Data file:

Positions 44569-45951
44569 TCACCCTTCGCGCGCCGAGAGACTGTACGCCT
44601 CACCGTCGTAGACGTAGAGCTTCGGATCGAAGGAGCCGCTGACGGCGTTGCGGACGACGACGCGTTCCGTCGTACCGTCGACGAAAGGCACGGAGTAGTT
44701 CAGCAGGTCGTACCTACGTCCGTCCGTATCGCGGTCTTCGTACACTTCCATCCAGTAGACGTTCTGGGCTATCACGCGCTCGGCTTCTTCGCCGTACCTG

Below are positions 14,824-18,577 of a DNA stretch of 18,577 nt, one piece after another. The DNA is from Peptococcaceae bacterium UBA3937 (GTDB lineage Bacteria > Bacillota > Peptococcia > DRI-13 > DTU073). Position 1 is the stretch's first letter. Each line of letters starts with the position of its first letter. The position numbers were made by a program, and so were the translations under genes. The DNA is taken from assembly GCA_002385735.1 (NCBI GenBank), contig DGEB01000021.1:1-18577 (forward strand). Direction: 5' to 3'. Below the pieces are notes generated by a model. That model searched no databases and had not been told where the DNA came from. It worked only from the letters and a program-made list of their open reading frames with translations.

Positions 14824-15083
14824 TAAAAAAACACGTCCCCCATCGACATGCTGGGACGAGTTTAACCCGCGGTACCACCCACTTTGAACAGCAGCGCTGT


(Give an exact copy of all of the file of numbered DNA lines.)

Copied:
Positions 44569-45951
44569 TCACCCTTCGCGCGCCGAGAGACTGTACGCCT
44601 CACCGTCGTAGACGTAGAGCTTCGGATCGAAGGAGCCGCTGACGGCGTTGCGGACGACGACGCGTTCCGTCGTACCGTCGACGAAAGGCACGGAGTAGTT
44701 CAGCAGGTCGTACCTACGTCCGTCCGTATCGCGGTCTTCGTACACTTCCATCCAGTAGACGTTCTGGGCTATCACGCGCTCGGCTTCTTCGCCGTACCTG

Below are positions 14,824-18,577 of a DNA stretch of 18,577 nt, one piece after another. The DNA is from Peptococcaceae bacterium UBA3937 (GTDB lineage Bacteria > Bacillota > Peptococcia > DRI-13 > DTU073). Position 1 is the stretch's first letter. Each line of letters starts with the position of its first letter. The position numbers were made by a program, and so were the translations under genes. The DNA is taken from assembly GCA_002385735.1 (NCBI GenBank), contig DGEB01000021.1:1-18577 (forward strand). Direction: 5' to 3'. Below the pieces are notes generated by a model. That model searched no databases and had not been told where the DNA came from. It worked only from the letters and a program-made list of their open reading frames with translations.

Positions 14824-15083
14824 TAAAAAAACACGTCCCCCATCGACATGCTGGGACGAGTTTAACCCGCGGTACCACCCACTTTGAACAGCAGCGCTGT